Study Says 5.4 Million Americans Lost Health Insurance During Pandemic
A study by a universal health care advocacy group says 43 percent of displaced workers lost coverage in states that rejected Medicaid expansion.
The COVID-19 pandemic is surging, with record new cases in Florida and hospitals in Texas working doggedly to save lives amid a dramatic influx of severely ill patients.
Both of those states share something else in common: a corresponding spike in the number of people without health insurance.
On Tuesday, a new study by the health care advocacy group Families USA said a record 5.4 million Americans lost their employer-provided medical insurance between February and May as unemployment exploded due to the COVID-19 pandemic.
Texas and Florida are among 13 U.S. states that have rejected a Medicaid expansion for their residents under the Affordable Care Act, or Obamacare. That has impacted people losing their jobs.
In the 37 states that had expanded Medicaid, 23 percent of unemployed workers became uninsured. But in the states that didn't expand Medicaid, the percentage of displaced workers losing employer-provided coverage was 43 percent.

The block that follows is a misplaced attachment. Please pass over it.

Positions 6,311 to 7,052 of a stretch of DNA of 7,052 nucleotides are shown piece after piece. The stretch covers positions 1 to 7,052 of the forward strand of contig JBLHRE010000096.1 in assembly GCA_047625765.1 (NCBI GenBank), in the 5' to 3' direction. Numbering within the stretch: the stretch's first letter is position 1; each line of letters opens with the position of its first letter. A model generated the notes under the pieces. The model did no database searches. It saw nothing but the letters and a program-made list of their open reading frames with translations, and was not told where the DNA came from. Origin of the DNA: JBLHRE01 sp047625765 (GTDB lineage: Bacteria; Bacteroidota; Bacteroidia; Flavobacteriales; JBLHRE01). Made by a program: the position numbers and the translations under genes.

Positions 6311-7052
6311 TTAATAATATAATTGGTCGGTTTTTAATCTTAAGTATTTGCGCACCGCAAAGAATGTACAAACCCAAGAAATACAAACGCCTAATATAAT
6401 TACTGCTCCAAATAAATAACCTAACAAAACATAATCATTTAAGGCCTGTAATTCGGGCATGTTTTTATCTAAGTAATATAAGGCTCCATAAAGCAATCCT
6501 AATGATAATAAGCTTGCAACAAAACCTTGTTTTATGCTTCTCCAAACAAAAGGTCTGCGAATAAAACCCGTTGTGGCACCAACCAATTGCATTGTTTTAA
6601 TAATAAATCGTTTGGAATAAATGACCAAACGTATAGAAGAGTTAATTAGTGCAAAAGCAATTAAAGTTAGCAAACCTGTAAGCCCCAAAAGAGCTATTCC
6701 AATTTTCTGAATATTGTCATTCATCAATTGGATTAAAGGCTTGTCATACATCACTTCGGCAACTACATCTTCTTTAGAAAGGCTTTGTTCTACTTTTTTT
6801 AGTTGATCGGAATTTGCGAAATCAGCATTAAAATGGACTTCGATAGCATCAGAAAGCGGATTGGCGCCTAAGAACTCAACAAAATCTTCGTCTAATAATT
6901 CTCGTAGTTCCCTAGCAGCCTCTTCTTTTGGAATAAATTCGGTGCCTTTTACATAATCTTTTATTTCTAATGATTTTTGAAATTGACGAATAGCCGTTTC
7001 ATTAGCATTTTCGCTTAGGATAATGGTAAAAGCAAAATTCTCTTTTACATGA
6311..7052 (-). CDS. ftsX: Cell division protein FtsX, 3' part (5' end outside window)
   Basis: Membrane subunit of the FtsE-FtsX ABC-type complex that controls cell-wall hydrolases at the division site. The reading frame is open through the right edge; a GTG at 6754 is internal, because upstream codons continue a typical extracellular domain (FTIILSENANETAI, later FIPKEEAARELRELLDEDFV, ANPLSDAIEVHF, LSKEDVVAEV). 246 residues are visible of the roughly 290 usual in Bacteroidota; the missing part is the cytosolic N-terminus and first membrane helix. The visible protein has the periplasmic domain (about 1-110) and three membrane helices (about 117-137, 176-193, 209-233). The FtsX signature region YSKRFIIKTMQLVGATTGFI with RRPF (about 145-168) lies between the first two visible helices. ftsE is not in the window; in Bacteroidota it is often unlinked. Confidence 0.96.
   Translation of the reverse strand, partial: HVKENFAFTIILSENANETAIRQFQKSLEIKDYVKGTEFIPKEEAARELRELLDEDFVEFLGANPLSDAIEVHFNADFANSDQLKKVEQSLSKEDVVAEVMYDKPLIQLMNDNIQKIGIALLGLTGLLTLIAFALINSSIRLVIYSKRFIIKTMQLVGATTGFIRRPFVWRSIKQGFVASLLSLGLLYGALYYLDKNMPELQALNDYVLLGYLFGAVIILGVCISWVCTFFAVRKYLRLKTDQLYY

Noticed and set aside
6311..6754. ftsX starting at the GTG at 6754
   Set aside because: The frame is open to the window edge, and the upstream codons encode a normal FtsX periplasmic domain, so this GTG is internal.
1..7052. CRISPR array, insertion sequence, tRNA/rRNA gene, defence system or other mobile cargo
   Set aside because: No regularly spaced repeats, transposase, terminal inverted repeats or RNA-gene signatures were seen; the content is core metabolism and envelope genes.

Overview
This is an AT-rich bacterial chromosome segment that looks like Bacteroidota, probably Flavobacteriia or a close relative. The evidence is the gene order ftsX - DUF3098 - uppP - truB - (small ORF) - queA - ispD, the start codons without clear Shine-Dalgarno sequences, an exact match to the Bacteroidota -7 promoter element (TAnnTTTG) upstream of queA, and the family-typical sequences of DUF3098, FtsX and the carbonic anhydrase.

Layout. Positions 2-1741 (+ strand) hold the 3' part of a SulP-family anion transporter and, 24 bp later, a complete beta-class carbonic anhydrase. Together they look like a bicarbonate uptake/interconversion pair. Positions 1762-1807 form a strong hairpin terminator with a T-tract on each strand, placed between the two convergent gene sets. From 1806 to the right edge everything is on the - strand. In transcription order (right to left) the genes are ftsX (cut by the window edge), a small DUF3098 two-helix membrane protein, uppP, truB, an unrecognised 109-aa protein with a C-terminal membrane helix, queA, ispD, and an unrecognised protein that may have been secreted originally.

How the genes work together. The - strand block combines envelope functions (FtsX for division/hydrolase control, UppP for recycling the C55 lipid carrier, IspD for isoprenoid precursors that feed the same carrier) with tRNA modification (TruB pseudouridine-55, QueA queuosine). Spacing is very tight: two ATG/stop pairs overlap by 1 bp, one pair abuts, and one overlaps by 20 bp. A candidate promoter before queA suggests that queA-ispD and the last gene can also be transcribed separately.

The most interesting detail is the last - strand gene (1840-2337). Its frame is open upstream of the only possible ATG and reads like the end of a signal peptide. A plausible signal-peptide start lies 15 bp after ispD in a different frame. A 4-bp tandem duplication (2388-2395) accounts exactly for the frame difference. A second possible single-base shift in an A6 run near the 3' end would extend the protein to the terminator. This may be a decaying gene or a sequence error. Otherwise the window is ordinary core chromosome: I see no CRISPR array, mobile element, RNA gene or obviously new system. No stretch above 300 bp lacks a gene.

As of Tuesday, Texas had more than 260,000 coronavirus cases and 3,200 fatalities. According to families USA, one out of three Texans — 4.9 million people — have no current health insurance. That number increased by 700,000 between February and May.
In this video accompanying its study, Families USA said people lacking insurance are far less likely to seek medical care for symptoms that may be early signs of the coronavirus. The group advocates for universal coverage.
“Comprehensive health insurance is essential for protecting all of us from the pandemic. People coming down with COVID-19 often don’t know their diagnosis. Fourteen percent of adults say they would be deterred by costs from seeking care if they have a fever or a bad cough. Those are the early symptoms of COVID."
Florida, which Sunday set a U.S. record for single-day infections, has had more than 291,000 total cases and 4,500 deaths, a worrisome trend for emergency medical physicians.
"There has been record breaking numbers on a day to day basis, we actually have the highest number of cases, almost fifteen thousand three hundred cases in just a single day. These are obviously pretty alarming for the health care community as we're starting to see pressures on our systems," said Dr. Rajiv Bahl, an Orlando emergency physician.
Another source of pressure comes from this. Families USA says one-in-four Floridians are now without any health insurance.
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